As Pollack says, “generational characteristics provide clues—never promises—as to how certain people or actions might be better handled.” Armed with this information, you can avoid the pitfalls that come with assuming everyone shares your level of trust in authority.

And in case you’re wondering, I’m in the ‘Xenniel’—or ‘Oregon Trail’—generation. My basic world view is ‘trust but verify.’

The Remix is for Everyone

The balance of the book helps leaders navigate talent acquisition and retention, people management, training and development, and culture. These sections are geared toward decision-makers, but they’re also useful for anyone who wants to introduce new ways of working into their company. The section on remixing communication is worth the price of the book all by itself. If nothing else, it gives you studies and research you can quote when talking to management about revamping your communication system. 

This book isn’t focused on the remote worker, but many of the communication ‘remix’ ideas work well in our digital environment. I’m thinking of the concept COPE—create once, publish everywhere—in particular. It might seem weird for an employee in an office to send another employee in the same office a short video message instead of just popping over to talk. In the remote environment, a short, engaging video is a welcome change of pace. Pollak has a very detailed example of how to COPE for those of us that like to see an idea in action.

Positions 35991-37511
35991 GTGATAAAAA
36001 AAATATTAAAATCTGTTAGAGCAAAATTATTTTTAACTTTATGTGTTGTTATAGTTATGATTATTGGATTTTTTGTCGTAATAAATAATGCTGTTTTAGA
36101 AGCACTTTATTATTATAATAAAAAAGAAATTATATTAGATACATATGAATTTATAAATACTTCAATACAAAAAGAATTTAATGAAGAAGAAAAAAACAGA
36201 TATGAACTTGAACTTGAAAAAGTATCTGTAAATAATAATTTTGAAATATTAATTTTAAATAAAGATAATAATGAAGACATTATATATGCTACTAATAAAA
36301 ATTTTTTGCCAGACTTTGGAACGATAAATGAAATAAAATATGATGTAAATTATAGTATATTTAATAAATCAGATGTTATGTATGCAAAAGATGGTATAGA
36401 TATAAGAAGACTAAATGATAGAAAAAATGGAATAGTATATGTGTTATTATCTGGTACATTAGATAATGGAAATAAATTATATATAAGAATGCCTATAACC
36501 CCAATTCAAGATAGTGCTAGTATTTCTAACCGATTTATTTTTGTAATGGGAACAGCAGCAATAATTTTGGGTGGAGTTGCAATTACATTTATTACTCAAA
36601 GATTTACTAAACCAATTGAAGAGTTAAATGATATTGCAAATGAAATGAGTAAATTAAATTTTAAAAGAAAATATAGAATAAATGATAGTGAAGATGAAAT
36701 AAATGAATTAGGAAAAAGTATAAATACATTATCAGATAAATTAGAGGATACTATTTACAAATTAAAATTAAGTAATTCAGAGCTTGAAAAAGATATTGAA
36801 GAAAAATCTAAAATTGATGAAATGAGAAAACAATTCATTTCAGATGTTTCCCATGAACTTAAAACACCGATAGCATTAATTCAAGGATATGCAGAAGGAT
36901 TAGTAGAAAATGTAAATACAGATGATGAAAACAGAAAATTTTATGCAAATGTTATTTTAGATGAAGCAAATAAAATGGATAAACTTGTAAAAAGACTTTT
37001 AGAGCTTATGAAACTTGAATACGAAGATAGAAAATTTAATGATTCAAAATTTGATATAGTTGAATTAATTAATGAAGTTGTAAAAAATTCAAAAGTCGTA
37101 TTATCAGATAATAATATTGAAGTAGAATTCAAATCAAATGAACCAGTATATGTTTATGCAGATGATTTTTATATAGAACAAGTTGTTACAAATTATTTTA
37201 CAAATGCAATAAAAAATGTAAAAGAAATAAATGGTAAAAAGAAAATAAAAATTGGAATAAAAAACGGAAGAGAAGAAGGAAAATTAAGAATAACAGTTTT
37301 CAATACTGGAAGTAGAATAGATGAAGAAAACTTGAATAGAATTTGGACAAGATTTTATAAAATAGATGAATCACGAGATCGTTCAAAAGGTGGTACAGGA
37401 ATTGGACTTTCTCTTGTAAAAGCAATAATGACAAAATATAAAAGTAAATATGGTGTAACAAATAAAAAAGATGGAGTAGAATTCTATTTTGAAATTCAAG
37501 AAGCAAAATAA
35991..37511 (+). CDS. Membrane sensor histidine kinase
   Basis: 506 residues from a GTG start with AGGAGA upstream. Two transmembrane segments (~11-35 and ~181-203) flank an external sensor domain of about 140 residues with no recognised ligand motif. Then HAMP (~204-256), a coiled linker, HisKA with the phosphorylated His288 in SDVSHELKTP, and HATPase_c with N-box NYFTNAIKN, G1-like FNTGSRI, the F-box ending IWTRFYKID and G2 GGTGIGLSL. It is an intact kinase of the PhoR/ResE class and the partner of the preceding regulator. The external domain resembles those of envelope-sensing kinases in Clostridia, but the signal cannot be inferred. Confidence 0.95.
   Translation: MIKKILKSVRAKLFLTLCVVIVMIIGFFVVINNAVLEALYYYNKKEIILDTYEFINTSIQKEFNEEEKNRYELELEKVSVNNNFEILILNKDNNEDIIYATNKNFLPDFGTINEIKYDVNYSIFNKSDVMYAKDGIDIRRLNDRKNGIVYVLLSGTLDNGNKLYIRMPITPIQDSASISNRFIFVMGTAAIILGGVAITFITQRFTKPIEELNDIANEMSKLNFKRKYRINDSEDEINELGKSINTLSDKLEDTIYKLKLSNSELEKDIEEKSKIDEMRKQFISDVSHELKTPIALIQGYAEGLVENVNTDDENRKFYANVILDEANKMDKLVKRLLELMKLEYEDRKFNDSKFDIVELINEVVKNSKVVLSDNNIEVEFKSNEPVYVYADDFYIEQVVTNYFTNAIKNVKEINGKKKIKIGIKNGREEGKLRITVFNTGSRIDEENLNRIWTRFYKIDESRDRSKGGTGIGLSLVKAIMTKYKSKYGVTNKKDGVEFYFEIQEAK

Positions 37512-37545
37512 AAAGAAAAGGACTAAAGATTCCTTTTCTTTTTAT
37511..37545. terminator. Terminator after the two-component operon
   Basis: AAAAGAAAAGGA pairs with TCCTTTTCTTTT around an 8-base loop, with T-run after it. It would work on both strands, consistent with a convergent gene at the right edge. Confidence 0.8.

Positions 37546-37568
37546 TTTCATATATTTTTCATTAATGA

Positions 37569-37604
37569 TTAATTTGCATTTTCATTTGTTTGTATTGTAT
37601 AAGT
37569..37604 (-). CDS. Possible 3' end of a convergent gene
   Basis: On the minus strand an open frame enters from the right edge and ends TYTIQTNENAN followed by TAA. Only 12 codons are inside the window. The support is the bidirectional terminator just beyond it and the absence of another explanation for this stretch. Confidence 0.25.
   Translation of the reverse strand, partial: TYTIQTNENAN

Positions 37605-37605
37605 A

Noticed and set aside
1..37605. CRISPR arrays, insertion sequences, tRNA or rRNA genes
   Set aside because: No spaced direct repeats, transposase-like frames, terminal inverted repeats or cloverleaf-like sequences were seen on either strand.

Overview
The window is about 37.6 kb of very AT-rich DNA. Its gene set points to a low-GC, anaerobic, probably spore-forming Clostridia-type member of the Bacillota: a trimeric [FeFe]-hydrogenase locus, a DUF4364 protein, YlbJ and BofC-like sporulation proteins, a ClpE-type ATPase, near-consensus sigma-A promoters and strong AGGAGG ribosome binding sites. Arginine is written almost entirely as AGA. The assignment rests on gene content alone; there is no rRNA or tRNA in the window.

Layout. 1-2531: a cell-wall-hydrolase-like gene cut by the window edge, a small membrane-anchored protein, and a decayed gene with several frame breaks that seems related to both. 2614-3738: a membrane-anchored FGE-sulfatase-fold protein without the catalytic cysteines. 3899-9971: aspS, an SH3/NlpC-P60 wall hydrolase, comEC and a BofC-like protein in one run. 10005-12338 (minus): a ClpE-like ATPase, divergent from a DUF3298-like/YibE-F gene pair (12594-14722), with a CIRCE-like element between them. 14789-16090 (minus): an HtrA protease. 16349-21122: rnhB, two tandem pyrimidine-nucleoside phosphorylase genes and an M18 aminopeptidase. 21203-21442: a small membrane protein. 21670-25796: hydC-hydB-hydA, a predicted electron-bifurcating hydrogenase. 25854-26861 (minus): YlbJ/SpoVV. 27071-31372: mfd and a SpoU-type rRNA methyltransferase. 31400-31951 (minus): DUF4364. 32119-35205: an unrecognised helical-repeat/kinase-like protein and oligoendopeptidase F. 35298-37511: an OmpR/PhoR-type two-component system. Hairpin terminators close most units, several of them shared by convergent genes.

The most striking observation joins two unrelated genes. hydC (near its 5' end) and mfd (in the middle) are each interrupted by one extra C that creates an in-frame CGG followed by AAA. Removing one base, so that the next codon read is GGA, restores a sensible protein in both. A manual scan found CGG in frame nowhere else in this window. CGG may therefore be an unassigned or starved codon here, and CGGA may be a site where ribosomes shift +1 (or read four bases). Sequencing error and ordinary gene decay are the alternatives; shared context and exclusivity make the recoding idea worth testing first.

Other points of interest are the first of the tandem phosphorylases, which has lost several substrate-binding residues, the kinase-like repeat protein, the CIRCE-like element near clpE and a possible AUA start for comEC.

Common Sense Is Not So Common

In my time as a manager of Millenials, I have:

  • Taught someone how to tie a tie
  • Discussed the pros and cons of accepting the out-of-state university offer
  • Dispensed (requested) marital advice
  • Explained how to call in sick
  • Given too many pep talks to remember.

As Pollak says, ‘common sense’ isn’t so common. Or rather, it’s dependent on your lived experience. 

Skills that previous generations learned at home now have to be learned on the job. It isn’t because Millennials are broken, either. It’s because technology keeps marching on. And you know what? It’s a privilege to  be the person that teaches someone a skill. We should all be on the lookout for ways to help our colleagues and direct reports fill a skills gap.